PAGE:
This is an archived article that was published on sltrib.com in 2013, and information in the article may be outdated. It is provided only for personal research purposes and may not be reprinted.
Keeping families together would be a top priority for attorneys representing children during removal proceedings under a bill passed Tuesday by the Utah House.
Rep. Paul Ray, R-Clearfield, sponsored SB255 with Sen. Wayne Harper, R-Taylorsville, after an audit released two weeks ago revealed guardians ad litum were sometimes at odds with the courts and the Division of Child and Family Services when it came to recommendations on where to place the children.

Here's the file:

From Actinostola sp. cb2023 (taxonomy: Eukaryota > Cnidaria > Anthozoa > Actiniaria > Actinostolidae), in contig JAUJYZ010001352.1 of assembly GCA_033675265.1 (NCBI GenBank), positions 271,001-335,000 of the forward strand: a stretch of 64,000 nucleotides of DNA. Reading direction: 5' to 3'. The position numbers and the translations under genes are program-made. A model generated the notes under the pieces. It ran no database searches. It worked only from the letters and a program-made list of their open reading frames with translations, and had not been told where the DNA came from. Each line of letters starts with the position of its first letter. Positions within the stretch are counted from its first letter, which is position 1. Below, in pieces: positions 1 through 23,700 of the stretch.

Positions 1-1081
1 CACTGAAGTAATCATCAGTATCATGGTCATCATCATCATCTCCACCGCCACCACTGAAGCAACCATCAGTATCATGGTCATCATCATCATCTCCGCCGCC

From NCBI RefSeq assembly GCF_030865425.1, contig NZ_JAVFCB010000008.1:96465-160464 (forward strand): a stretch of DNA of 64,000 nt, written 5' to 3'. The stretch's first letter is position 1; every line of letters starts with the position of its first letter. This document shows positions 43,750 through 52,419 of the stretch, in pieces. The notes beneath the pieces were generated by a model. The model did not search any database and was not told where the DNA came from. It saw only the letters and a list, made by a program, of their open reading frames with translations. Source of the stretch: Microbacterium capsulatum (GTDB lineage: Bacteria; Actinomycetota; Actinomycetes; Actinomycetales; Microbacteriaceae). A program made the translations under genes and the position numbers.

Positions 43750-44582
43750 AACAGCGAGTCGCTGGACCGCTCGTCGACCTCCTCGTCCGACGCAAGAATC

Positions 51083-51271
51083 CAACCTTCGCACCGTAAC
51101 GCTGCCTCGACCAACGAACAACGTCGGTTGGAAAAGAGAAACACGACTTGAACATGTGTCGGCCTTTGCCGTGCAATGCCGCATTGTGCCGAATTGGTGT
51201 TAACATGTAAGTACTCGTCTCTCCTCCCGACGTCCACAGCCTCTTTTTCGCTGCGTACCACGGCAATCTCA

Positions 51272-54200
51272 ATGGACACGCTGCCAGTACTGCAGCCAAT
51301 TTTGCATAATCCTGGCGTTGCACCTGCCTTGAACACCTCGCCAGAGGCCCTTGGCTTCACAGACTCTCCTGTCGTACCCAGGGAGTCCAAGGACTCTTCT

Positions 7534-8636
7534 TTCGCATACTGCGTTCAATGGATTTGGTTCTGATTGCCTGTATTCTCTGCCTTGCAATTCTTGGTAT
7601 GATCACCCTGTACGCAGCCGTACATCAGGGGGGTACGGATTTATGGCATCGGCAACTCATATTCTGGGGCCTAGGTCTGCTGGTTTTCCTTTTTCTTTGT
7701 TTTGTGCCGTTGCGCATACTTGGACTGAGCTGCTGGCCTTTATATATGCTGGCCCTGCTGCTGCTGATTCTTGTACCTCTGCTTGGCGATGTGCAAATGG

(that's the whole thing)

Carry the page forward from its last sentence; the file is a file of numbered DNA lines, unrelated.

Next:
"We're trying to coordinate things ... so we're all on the same page," Ray said.
The measure passed 66-5.
The training would have guardians ad litum lawyers appointed to independently represent children look at a list of options starting with the most favorable, which would be keeping a family together. If that option isn't available, the child would go with kin and if that wasn't possible, the child would be placed for adoption.
Only after those possibilities had been exhausted would the agencies coordinate to arrange permanent guardianship.
Also under the proposal, the measure would also unify the time-frame for adopting children. Under the current law, children under the age of three must wait eight months to begin adoption proceedings while children over 3 years old have a one-year wait. Under the bill, both wait times would be 12 months.
Harper said that was done in an attempt to keep siblings together when being placed.